Performing signal detection and classification using a trained deep neural network takes a few milliseconds. Compared to iterative and algorithmic signal search, detection, and classification using traditional methodologies, this can represent several orders of magnitude in performance improvement. These gains also translate to reduced power consumption and computational requirements, and the trained models typically provide at least twice the sensitivity of existing approaches.
DeepSig, a US-based startup focused on signal processing and radio systems, has commercialized DL-based RF sensing technology in its OmniSIG Sensor software product, which is compatible with NI and Ettus Research USRPs. Using DL’s automated feature learning, the OmniSIG sensor recognizes new signal types after being trained on just a few seconds' worth of signal capture.
Figure 2. The OmniSIG sensor performs detection and classification of signals within the cellular band, using a general-purpose SDR.
For learned communications systems, including end-to-end learning that facilitates training directly over the physical layer, you can use DeepSig’s OmniPHY software to learn communications systems optimized for difficult channel conditions, hostile spectrum environments, and limited hardware performance. These include non-line-of-sight communications; antijam capabilities; multiuser systems in contested environments; and hardware-distortion-effect mitigation.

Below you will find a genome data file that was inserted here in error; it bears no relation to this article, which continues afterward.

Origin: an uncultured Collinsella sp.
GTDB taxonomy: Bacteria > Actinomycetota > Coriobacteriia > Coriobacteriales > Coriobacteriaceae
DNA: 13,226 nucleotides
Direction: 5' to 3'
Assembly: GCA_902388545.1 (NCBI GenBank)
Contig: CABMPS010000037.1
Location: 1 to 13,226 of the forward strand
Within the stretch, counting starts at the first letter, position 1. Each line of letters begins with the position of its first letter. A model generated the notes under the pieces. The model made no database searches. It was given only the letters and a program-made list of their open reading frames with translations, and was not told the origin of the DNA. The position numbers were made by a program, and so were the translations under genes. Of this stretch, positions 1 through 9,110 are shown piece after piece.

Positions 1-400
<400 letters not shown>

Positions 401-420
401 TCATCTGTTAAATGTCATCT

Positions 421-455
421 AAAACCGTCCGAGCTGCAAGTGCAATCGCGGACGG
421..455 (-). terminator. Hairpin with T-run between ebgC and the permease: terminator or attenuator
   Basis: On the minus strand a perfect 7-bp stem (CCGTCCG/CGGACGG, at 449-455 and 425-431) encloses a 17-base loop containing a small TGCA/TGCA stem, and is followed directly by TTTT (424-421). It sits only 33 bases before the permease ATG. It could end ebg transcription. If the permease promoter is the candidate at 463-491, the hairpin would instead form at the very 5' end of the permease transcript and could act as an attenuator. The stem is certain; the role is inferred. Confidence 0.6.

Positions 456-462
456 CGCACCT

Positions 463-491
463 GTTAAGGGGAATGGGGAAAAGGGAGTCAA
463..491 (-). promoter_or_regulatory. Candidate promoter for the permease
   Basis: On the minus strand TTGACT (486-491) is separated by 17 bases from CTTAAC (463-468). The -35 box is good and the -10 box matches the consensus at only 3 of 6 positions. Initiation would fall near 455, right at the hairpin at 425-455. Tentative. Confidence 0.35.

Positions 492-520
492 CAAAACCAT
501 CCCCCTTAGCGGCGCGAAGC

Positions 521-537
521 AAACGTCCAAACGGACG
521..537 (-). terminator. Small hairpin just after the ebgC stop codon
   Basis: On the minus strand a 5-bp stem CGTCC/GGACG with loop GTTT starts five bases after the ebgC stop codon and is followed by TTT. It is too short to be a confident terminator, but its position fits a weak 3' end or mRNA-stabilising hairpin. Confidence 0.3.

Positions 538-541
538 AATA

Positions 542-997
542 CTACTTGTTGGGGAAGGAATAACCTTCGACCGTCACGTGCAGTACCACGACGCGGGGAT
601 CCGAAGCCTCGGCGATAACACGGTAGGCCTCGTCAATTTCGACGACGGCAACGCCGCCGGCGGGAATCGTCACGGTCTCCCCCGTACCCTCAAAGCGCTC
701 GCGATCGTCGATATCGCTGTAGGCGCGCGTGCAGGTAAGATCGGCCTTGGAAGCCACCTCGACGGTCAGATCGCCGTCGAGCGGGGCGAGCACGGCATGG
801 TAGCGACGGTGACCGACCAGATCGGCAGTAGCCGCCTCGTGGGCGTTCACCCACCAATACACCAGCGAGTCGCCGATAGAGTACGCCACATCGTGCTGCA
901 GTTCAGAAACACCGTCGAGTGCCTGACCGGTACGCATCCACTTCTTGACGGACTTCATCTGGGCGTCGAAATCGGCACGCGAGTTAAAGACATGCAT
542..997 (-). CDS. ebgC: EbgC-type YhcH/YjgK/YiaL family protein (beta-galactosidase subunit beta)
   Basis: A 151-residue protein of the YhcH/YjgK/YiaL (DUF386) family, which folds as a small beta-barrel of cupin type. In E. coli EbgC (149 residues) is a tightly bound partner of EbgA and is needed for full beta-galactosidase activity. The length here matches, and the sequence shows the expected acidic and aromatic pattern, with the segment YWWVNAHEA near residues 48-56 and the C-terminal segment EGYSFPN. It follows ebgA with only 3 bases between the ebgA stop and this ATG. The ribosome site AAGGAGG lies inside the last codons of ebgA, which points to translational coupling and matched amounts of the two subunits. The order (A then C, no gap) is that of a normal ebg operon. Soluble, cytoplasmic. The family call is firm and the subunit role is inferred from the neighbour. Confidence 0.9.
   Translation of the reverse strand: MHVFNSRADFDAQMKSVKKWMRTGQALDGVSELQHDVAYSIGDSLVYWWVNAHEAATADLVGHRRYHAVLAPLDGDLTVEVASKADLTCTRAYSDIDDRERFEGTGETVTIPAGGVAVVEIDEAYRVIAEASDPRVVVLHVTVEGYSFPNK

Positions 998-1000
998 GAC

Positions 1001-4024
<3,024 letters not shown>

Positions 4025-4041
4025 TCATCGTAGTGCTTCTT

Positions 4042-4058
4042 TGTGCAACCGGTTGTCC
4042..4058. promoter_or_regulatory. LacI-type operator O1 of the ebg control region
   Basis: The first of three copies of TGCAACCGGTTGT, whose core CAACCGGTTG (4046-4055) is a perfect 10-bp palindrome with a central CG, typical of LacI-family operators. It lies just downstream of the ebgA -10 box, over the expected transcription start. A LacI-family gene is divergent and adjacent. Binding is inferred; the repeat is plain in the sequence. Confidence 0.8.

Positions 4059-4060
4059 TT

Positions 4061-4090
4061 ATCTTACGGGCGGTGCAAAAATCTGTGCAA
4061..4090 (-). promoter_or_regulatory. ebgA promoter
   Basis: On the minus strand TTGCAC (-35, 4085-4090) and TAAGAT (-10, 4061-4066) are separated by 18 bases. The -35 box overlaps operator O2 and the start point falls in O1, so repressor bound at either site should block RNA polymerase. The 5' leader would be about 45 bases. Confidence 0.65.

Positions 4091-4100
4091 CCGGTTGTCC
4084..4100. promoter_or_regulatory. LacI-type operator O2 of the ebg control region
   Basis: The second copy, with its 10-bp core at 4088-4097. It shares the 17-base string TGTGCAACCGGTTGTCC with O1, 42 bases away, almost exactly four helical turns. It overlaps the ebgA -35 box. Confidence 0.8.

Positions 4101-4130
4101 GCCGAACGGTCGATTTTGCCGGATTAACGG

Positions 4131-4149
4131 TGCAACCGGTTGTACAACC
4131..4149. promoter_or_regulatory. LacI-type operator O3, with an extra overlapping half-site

One of the advantages of learned communications systems is easy optimization for different missions. While many users care most about throughput and latency, some might prioritize operational link distance, power consumption, or even signature and probability of detection or interception. Moreover, with machine learning, the more you know about the operational environment, the more effective your trained solution can be.
Combining DL-based sensing and active radio waveforms makes possible entirely new classes of adaptive waveforms and EW capable of coping with today’s contested spectrum environments. For DL-based system training, processor performance is key, but once trained, the model can readily be deployed into low-SWaP embedded systems, such as edge sensors and tactical radios.